I am so glad that you actually met someone who knew about your home country. I am ashamed that some of the people you met did not know that Kyrgyzstan was a real country, but not surprised. We are a very insulated people over here between two vast oceans. And our educational model is so boring that most kids don’t pay attention in class. I hope we address this soon, because we are falling behind countries like China who educate their kids much more efficiently than we do.

  5. […] This post was mentioned on Twitter by VOA's Student Union, VOA's Student Union. VOA's Student Union said: What's it like to be the only person from your country? Try coming from Kyrgyzstan to a US community college […]

  6. sajid ali says:

    very very nice post it’s so real that i can’t wait without comment on this. Dear u posted such a matter that most of the developing countries students faces. i m from pakistan and on spot i also appreciate the efforts of the VOA and the student union of america for providing us such a golden oppertunity to disscuss matters on the blog!!!@

  7. Hans Kempers says:

    You represent your country very well.

  8. Deb says:

    Very well written!

  9. dfish says:

    you are good

  10. trithong says:

    i think it not important where you come from the most important thing is what you waner be

  11. thanhhuyen says:

    There are so many countries in the world that you can hardly know all. Some are well-known, others are not. And your country is one of them. Its normal for someone to be suprised that they have not known the place you are from. It is not important,the more important thing is that how can you do to make people know you as Mis Kyrgyzstan!!!

  12. Kamilla says:

    Wow this is such a cool blog girl! My mom is kyrgyz and my father was tatar I was born in Moscow but moved to Kyrgyzstan when I was 7 so I did 1-9 grades there n basically lived there as a teen came to the us when I was 15 – but same story as u I feel like it’s much easier now to tell people about Kyrgyzstan then a few years ago now almost everyone that is familiar w central asia knows about the “-stan” countries 🙂

  13. Rachel says:

    Me and my family lived in your country for 4 to 5 years and I have had to stop being surprised in how other Americans react to me having lived in a country that they’ve never really heard of. When I went to public high school there were some guys who thought it was funny to make fun of the “stan” countries to my face! Most people when they heard I lived in Kyrgyzstan want to end the conversation there since they think I’m so weird but then there’s other Americans who get really interested! So I totally understand how you feel. 🙂 I stumbled onto this blog a few months ago and was SOOOOO excited to see that someone from your country was on it!! It makes my heart sing! Some of the best years of my life were spent in Bishkek and Osh and I love meeting Kyrgyz over here in America!
    Anyways I wanted to say “hi” and give you a little bit of encouragement. Us Americans have many other good things in our culture but since we are such a big country we sometimes forget to learn about other countries so far away! I hope your time in the US will not just bring you pain because of them not knowing your country, but that it will bring you joy and new knowledge about how people in different parts of the world are!!! 🙂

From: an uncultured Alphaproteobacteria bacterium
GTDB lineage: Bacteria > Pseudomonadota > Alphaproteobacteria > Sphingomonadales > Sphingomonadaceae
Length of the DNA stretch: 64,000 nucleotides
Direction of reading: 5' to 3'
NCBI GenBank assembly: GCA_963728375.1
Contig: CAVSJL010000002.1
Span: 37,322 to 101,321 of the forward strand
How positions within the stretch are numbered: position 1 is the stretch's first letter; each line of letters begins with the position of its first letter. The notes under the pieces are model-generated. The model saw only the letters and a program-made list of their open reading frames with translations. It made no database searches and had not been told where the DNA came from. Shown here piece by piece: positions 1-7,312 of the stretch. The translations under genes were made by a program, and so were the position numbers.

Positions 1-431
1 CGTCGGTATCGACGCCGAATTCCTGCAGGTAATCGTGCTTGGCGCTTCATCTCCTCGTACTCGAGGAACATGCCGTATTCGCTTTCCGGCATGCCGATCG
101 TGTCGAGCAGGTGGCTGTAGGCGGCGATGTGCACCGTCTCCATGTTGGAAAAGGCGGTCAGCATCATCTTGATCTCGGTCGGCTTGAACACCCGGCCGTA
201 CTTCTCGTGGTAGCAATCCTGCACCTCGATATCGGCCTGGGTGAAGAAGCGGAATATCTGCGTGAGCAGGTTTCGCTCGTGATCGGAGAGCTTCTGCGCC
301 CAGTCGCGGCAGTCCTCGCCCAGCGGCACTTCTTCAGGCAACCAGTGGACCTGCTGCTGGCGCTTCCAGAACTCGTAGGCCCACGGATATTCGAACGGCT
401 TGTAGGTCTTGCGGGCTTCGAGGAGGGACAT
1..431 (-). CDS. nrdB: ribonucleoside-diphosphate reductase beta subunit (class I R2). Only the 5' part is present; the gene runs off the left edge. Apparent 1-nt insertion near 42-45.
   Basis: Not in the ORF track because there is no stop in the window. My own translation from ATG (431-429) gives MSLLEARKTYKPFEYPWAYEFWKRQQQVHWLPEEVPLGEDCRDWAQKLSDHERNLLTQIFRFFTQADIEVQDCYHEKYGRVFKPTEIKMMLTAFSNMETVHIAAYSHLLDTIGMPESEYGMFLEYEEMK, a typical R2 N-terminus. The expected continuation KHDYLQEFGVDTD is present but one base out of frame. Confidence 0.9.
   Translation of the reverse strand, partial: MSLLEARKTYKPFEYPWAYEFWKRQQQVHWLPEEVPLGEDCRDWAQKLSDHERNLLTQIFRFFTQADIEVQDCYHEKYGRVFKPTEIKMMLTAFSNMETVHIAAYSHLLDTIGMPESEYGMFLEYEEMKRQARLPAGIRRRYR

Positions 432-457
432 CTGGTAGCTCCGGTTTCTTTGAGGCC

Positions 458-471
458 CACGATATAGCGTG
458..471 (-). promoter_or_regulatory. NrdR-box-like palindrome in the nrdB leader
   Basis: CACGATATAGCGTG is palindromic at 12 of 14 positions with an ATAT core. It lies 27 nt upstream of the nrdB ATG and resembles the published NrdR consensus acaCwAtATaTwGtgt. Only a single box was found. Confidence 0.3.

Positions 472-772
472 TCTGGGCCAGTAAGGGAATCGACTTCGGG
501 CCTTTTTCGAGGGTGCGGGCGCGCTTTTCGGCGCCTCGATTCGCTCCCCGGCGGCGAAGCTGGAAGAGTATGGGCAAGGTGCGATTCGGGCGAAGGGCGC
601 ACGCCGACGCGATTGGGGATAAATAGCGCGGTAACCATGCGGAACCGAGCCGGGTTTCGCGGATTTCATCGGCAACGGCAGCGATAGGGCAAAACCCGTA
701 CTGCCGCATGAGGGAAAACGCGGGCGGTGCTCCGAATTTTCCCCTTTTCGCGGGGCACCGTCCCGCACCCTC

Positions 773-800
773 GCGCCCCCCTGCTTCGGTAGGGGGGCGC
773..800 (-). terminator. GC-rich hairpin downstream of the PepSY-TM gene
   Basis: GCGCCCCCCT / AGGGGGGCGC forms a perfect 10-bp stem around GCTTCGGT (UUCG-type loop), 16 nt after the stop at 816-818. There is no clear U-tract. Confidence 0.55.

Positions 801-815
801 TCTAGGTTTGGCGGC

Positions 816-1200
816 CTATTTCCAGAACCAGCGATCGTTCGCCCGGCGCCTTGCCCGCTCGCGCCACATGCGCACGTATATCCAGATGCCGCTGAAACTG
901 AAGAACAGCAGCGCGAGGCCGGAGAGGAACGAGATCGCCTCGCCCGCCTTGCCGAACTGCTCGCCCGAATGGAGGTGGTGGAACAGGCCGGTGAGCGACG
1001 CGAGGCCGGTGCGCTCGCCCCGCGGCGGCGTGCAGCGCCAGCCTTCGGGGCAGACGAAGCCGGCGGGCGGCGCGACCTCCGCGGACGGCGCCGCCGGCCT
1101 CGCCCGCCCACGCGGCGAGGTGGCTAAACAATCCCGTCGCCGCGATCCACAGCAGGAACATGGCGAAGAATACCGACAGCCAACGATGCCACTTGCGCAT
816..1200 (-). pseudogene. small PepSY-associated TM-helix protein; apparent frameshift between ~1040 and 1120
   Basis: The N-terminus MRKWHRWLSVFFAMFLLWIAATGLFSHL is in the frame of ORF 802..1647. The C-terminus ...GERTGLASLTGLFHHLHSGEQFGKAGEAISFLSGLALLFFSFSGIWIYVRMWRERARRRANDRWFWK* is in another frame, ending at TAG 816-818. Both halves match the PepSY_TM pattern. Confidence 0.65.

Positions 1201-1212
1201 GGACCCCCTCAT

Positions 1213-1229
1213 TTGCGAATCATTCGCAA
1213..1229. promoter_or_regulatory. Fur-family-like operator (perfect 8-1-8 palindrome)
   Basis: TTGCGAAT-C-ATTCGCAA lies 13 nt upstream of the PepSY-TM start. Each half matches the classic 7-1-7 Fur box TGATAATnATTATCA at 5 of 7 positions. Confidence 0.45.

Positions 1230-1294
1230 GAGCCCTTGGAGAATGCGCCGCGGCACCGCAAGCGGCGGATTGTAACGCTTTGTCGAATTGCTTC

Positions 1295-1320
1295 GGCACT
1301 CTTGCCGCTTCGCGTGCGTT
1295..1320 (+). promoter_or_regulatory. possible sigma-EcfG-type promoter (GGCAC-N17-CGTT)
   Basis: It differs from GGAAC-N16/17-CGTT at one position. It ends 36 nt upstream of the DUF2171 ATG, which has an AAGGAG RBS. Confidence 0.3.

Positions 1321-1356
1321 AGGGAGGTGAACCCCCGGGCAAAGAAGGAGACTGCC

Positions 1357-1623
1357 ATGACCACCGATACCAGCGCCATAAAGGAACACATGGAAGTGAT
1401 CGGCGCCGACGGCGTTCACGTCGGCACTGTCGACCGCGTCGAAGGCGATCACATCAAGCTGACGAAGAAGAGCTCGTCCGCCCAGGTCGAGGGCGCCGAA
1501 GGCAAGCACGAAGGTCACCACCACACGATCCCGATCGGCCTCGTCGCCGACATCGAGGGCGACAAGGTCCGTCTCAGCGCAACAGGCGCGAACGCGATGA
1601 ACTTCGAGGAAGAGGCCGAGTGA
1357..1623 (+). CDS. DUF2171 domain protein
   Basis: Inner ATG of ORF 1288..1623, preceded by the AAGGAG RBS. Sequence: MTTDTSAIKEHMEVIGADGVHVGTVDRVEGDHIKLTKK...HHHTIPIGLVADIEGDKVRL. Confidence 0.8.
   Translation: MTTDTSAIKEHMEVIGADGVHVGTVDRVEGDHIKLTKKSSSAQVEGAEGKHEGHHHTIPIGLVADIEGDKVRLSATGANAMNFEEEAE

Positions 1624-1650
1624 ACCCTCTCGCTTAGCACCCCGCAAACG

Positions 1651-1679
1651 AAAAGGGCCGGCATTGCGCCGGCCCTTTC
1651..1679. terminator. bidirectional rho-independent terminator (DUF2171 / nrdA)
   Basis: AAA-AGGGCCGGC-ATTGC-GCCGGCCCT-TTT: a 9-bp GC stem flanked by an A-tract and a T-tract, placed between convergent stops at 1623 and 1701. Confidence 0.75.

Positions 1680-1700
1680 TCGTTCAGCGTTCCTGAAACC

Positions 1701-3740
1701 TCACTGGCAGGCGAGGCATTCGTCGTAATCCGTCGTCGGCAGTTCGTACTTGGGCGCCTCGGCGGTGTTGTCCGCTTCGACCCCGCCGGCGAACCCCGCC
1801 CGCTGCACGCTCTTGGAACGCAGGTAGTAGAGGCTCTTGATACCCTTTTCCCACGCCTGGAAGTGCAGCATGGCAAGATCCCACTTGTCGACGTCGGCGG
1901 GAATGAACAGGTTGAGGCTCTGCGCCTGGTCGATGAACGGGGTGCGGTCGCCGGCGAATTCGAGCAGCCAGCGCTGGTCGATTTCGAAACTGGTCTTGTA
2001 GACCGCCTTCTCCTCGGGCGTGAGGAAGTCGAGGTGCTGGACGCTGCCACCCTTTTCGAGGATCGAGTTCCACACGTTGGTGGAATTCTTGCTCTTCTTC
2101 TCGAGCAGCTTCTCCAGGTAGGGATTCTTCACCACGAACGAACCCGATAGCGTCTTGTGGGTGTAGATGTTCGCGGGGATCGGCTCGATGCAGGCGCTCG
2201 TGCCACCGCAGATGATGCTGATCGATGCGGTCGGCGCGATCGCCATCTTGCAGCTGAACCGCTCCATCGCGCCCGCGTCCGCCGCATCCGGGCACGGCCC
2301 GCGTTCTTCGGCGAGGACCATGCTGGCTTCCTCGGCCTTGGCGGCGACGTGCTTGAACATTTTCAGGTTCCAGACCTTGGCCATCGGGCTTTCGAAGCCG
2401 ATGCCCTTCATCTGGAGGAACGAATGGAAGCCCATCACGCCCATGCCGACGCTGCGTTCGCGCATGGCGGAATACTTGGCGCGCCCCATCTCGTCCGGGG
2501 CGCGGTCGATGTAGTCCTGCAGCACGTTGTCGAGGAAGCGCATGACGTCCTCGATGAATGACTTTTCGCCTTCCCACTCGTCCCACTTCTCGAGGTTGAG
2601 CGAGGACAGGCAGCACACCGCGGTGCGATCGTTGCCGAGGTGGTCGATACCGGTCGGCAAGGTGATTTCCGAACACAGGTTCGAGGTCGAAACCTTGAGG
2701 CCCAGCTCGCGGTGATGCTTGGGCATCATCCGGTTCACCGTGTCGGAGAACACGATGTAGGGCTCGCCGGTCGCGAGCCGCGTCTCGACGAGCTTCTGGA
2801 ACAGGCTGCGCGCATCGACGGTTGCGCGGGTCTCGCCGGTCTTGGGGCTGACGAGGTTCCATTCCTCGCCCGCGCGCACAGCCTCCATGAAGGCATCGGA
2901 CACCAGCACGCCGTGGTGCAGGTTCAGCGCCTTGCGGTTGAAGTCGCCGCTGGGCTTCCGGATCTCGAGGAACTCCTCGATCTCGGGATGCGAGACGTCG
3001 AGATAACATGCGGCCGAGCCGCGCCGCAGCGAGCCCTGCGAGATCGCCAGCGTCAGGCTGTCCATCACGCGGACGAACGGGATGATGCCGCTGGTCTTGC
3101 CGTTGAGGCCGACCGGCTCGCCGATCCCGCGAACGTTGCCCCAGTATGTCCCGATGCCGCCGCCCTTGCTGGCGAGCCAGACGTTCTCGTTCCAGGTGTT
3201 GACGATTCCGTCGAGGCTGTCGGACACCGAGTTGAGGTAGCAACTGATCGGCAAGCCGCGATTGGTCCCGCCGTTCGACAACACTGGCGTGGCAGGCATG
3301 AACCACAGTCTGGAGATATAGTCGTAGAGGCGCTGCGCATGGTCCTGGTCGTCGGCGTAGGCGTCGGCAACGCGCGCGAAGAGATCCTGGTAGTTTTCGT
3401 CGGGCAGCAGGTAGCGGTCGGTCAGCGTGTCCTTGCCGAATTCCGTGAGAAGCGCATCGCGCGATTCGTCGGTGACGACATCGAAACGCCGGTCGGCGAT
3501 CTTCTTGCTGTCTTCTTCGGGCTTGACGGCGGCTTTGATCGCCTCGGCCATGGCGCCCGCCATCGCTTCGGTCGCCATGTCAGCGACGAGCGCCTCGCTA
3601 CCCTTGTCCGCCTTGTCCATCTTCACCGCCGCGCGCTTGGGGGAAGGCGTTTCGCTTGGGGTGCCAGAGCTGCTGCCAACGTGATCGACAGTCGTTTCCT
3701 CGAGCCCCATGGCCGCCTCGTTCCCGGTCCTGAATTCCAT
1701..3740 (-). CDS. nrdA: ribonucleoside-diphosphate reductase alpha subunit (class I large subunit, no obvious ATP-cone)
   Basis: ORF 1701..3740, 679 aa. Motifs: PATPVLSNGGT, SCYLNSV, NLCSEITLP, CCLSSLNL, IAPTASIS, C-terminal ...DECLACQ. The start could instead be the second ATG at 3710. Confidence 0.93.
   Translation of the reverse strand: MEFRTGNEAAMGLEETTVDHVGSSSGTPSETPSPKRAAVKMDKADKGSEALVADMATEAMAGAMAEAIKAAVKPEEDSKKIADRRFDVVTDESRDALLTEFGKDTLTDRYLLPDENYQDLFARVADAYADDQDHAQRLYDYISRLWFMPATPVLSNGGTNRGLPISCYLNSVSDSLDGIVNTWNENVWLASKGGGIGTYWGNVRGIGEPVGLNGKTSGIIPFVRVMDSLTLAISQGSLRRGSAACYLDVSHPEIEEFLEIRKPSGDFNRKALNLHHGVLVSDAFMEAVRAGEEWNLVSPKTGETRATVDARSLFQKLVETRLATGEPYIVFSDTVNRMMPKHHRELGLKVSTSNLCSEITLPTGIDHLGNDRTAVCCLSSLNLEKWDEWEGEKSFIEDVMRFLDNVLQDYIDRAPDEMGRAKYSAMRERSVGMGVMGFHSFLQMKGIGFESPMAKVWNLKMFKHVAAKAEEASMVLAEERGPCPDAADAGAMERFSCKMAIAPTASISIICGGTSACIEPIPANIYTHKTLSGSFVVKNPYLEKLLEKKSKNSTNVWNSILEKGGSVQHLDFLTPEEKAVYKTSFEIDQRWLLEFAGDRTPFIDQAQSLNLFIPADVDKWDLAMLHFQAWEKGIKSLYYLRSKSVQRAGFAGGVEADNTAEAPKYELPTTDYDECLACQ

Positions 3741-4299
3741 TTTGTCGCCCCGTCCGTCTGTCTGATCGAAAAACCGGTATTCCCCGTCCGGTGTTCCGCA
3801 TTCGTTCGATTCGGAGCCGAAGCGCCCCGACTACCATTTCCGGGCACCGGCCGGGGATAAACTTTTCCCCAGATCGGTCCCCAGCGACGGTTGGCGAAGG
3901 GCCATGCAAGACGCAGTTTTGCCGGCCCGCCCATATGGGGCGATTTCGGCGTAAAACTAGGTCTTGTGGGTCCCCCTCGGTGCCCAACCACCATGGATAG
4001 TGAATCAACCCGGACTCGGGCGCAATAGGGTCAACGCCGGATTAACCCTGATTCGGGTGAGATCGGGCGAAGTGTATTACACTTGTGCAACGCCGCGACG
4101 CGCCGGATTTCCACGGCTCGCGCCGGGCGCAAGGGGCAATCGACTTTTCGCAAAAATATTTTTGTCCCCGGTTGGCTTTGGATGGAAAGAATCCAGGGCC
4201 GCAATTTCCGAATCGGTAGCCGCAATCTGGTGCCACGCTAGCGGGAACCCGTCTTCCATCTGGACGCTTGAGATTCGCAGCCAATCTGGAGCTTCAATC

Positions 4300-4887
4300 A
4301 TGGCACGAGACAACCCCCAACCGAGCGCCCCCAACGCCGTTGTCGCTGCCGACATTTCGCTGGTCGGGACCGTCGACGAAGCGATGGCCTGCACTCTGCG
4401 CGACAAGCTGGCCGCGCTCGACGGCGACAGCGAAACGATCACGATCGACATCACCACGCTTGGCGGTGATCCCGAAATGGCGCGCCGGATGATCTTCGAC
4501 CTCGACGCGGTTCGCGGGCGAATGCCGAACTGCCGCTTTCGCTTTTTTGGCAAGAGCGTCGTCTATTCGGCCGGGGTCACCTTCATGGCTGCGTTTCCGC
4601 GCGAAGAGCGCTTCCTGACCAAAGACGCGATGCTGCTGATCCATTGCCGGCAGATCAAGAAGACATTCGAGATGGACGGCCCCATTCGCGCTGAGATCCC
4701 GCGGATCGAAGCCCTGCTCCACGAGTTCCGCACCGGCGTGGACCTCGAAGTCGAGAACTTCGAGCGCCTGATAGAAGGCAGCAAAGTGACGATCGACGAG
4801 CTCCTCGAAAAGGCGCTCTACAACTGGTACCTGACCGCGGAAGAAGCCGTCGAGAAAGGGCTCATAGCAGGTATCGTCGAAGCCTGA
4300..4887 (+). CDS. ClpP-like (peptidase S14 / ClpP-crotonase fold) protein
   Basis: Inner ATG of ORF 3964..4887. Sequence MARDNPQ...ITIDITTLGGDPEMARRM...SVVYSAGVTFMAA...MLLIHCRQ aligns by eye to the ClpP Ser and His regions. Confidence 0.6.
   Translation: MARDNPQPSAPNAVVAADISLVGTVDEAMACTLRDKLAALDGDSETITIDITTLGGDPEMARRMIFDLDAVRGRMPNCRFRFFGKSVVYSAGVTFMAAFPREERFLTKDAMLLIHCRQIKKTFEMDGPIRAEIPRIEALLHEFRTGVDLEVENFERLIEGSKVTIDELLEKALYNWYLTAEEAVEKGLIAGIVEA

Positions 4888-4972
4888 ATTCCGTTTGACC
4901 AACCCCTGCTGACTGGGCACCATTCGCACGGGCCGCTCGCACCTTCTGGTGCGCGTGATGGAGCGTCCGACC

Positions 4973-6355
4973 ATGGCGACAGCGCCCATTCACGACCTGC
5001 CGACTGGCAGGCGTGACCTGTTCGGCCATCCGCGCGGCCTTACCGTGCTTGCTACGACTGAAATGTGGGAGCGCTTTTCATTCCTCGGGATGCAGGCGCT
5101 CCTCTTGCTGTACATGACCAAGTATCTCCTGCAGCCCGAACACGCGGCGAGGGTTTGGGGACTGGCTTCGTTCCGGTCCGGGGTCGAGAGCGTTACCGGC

до свидания!

  14. Zhamal says:

    2 Rachel: thank you so much Rachel for such a touching comment! That’s so great that this kind of situation is not just about me, but Americans also. And thank you very much for not forgetting our country, that’s really GREAT 🙂 !!! You should come and visit our country some time 🙂

    Wish you all the best 🙂
    До свидания,

  15. Venera says:

    Salam! mne nravitsya vash article about KYRGYZSTAN!!!! i am in a such situation too. When i tell about my country almost everybody asks me to write down its name on a paper and they will look at it on google. It is good that you wrote about our wonderful country on this page i really like it.

  16. ------- says:

    my country is my mother where i can sleep without any
    with love n afection
    i love my desh very much

  17. Jo says:

    This is a great post! Keep on, Jamal!

  18. […] year back, these were typical questions that people in the U.S. would fire back at me when I introduced myself and my country to them. Whether it was a normal conversation or an email, such questions almost became inevitable. […]

  19. Sreyneang says:


    I’m a Cambodian, a small country in Asia like you either. Even I have no experienced on travelling to abroad and touch with this situation, I have heard about this feeling when my professor told me about his experience in Australia as he is from a small country, Cambodia. I first felt very depressed when I heard that, but after I have passed through my culture class, I relize that every country, no meter how small or big it is, we have our own valuable culture and tradition that other country seek to understand. Althogh we are small but it doesn’t mean that we have no value. Right?